Skip to main content

Presumption of Innocence: Should It Take Precedence Over “Until Proven Battered”?

Maria Nassar
Wednesday 27 March 2024

Presumption of Innocence: Should It Take Precedence Over “Until Proven Battered”?

« Should we wait until we witness traces of blood before we take action? »1.

Whether in the dismissal or prosecution of cases, doubt has often been cast on statements made by victims of domestic violence. Even after enduring the trauma of abuse, the victim can frequently be  discouraged from seeking justice by societal pressures: their limited access to legal knowledge leads them to believe that their partner’s threats and psychological violence will not be deemed valid by the court.

The presumption of innocence, a fundamental legal tenet in many countries, places the burden of proof on the prosecution to demonstrate the guilt of the accused beyond a reasonable doubt. This principle is a double-edged sword; the doctrine of free evidence grants the prosecution the right to collect evidence without receiving consent from the person concerned; for example, through audio recordings. However, the privilege against self- incrimination is also implicated.

In other words, while victims are allowed to gather evidence that could be deemed ‘disloyal’ by recording or filming their partner, the offenders can strengthen their defence by exploiting procedural loopholes in the law to construct their arguments and avoid self-incrimination, thus preserving the presumption of innocence.

While evidence must be freely obtained, it must also be tangible and physical. Threatening words that inflict emotional harm, while significant, remain abstract and are often considered weak in court. This realization underscores the premise that the victim’s statement alone may not defeat the presumption of innocence unless it has been recorded. Instead, medical certificates

1 The heartfelt words and testimony, revealing the deception endured by a victim of Domestic Violence who experienced threats involving weapons, sequestration, isolation, physical abuse…, gathered during the research phase, notably within the scope of the interviews led by the national team / Victim Support Europe – European Project 2Gether4Victims.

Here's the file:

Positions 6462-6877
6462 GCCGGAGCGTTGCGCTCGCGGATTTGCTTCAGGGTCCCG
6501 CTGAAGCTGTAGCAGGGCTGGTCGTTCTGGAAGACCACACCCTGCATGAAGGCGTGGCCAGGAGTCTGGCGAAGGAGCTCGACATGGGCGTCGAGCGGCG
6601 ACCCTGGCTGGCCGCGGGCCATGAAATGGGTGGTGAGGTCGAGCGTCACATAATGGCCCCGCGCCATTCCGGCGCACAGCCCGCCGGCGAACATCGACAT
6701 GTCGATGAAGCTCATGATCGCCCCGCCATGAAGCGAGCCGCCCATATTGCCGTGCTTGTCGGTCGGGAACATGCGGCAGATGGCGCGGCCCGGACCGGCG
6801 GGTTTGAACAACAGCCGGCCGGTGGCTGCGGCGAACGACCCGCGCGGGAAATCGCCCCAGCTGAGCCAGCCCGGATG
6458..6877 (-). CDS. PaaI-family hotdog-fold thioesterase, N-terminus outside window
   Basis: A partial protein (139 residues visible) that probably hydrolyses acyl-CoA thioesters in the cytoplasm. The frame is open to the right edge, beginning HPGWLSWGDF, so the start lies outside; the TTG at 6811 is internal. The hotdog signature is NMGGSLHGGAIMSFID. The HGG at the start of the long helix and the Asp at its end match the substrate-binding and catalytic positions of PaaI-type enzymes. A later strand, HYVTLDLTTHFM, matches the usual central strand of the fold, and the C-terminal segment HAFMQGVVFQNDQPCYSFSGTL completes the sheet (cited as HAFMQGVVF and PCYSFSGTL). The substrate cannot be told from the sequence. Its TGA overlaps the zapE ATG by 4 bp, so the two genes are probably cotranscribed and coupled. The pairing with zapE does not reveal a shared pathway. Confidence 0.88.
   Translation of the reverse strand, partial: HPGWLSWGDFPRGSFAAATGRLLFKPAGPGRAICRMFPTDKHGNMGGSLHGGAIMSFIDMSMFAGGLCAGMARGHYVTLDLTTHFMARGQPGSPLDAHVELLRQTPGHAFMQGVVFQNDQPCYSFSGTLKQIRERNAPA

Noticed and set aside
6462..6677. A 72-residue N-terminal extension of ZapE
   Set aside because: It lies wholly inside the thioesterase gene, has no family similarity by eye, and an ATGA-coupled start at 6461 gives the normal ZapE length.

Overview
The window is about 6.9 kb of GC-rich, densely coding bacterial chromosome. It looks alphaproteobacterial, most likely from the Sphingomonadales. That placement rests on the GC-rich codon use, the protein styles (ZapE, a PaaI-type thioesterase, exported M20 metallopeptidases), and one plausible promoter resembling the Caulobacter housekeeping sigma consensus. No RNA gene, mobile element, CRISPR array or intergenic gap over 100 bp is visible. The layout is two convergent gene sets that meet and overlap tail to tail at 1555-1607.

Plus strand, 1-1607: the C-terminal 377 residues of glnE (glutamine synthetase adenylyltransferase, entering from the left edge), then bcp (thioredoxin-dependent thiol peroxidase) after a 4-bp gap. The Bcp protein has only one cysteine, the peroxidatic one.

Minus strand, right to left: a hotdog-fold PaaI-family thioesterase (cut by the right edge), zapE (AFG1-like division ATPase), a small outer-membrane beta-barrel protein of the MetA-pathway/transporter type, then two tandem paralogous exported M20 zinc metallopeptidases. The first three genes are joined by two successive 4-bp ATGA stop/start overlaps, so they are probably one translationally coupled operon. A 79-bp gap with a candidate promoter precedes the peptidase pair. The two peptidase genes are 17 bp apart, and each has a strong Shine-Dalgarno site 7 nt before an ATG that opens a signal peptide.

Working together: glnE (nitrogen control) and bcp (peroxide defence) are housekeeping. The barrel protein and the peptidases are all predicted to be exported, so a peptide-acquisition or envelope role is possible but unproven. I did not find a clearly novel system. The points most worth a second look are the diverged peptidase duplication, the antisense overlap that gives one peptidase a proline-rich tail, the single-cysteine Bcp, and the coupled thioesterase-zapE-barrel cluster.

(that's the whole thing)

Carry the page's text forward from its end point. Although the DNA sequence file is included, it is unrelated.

proving physical injuries from violence or severe mental distress from psychological abuse are required: physical evidence carries more weight than the victim’s words.

Unlike other victims of violent crimes, victims of domestic abuse are often under the control of their partners. Victims feel helpless as the power in the relationship is manipulated and imposed by the partner, using isolation, dominance, and dependency. Being “sous emprise2 or “under control” complicates the gathering of evidence, including pictures, witnesses, testimonies, and recordings, especially in cases of psychological violence where the medical reports are missing. Thus, we can’t deny the progress achieved by the legal system in legalizing the concept of disloyalty and the use of audio recordings of psychological violence when they are employed     for the purpose of filing complaints.

Human warmth is the primary and most important need of victims who experience emotional traumas which lead to feelings of guilt and shame. Consequently, a framework to detect coercive control must be implemented and utilized by police officers, particularly for cases of psychological abuse when the victims finally decide to break their silence and file a complaint. Hearings should be filmed and recorded to facilitate the prosecution’s decision-making process. We should understand that while the victim’s statements are summarized in the court minutes, they may not fully capture the details and emotional impact of the victim’s testimony. By recording the proceedings, a more accurate and complete record can be achieved.

When battered victims are exposed to life-jeopardizing threats, which legal presumption reduces their risk of exposure to psychological abuse: “Innocent until Proven Guilty” or “Guilty until Proven Innocent”  ?

A balanced solution is needed. Victims often seek safeguards to protect themselves from further abuse and demand additional rights to defeat the Probatio Diabolica3, a challenge that prevents them from breaking the silence and sabotaging their resilience.

“But if the presumption is wrong, can we still maintain justice?”

2 In France, the term “psychological violence, elaborated on the concept of “emprise manifeste” by the Prime Minister Edouard Philippe in 2019, refers to “coercive control”. It’s worth mentioning that the term “emprise” is often mistranslated, which can lead to misinterpretation of the legal terms. For this reason, the notions of “coercive control” (associated to the power of the perpetrator) and “emprise” (related to the impact on the victim) must be used separately.
3 Latin for “Devil’s Proof” is evidence that is impossible to produce. It may lead to a reversal of the burden of proof. This specific term is not commonly used in all legal systems.
Close Menu